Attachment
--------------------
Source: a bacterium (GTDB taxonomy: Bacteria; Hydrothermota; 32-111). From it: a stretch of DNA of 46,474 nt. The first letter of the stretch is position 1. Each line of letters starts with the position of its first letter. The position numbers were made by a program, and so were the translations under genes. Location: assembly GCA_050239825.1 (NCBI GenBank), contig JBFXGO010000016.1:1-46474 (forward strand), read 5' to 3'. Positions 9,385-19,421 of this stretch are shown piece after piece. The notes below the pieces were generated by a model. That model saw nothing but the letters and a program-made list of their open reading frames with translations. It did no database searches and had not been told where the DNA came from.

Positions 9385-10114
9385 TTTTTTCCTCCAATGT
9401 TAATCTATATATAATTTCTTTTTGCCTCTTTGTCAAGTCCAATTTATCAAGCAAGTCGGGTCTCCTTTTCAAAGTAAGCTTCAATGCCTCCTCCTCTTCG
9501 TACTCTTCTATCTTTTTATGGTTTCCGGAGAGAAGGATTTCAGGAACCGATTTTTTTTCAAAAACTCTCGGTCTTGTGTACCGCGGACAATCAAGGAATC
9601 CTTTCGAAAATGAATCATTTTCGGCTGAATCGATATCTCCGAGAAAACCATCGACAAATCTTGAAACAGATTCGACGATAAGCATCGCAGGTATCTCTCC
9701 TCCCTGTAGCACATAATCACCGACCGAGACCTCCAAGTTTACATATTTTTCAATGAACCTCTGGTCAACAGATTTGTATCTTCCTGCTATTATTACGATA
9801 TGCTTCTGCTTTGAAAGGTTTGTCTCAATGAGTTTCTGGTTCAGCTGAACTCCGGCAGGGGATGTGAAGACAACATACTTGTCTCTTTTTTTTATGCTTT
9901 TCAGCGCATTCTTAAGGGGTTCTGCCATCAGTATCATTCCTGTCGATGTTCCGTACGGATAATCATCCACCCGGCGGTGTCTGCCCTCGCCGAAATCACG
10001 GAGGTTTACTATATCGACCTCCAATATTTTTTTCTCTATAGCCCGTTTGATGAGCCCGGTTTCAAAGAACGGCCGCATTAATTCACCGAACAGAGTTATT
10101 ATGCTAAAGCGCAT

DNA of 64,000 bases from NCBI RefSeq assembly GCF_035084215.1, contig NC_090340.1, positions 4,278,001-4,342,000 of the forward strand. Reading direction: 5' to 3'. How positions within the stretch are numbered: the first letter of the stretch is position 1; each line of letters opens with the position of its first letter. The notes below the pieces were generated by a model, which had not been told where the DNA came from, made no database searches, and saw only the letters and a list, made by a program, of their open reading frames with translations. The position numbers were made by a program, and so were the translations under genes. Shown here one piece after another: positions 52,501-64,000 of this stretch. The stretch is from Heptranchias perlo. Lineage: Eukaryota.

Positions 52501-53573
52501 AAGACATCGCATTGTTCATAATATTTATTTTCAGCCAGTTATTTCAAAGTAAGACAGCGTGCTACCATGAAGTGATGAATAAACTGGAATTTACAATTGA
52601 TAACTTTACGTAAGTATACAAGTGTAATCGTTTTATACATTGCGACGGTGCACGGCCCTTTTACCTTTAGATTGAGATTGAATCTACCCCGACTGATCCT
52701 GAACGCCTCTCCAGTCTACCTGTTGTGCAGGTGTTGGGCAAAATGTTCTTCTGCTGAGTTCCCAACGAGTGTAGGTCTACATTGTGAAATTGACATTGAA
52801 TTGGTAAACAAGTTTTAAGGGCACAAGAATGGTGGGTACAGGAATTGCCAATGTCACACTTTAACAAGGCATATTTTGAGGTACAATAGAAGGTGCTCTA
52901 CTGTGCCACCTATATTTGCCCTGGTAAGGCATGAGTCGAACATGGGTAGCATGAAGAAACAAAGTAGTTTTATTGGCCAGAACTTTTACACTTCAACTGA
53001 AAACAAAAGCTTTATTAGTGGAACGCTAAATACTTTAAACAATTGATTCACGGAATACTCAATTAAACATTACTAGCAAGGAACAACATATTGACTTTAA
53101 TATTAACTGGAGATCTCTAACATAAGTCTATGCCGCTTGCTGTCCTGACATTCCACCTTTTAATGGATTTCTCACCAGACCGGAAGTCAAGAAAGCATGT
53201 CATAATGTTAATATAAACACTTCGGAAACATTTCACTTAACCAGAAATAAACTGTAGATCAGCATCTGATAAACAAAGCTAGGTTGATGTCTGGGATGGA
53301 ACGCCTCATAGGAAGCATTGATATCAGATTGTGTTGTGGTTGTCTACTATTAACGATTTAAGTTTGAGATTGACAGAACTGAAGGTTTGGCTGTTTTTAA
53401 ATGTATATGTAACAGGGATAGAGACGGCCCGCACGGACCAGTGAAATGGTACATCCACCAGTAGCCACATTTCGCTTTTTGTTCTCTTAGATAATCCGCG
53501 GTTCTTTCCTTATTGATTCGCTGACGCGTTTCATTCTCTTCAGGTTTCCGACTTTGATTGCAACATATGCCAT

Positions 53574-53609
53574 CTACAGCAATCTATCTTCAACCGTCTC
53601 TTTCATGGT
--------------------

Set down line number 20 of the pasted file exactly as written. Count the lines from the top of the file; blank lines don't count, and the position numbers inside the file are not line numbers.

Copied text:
53101 TATTAACTGGAGATCTCTAACATAAGTCTATGCCGCTTGCTGTCCTGACATTCCACCTTTTAATGGATTTCTCACCAGACCGGAAGTCAAGAAAGCATGT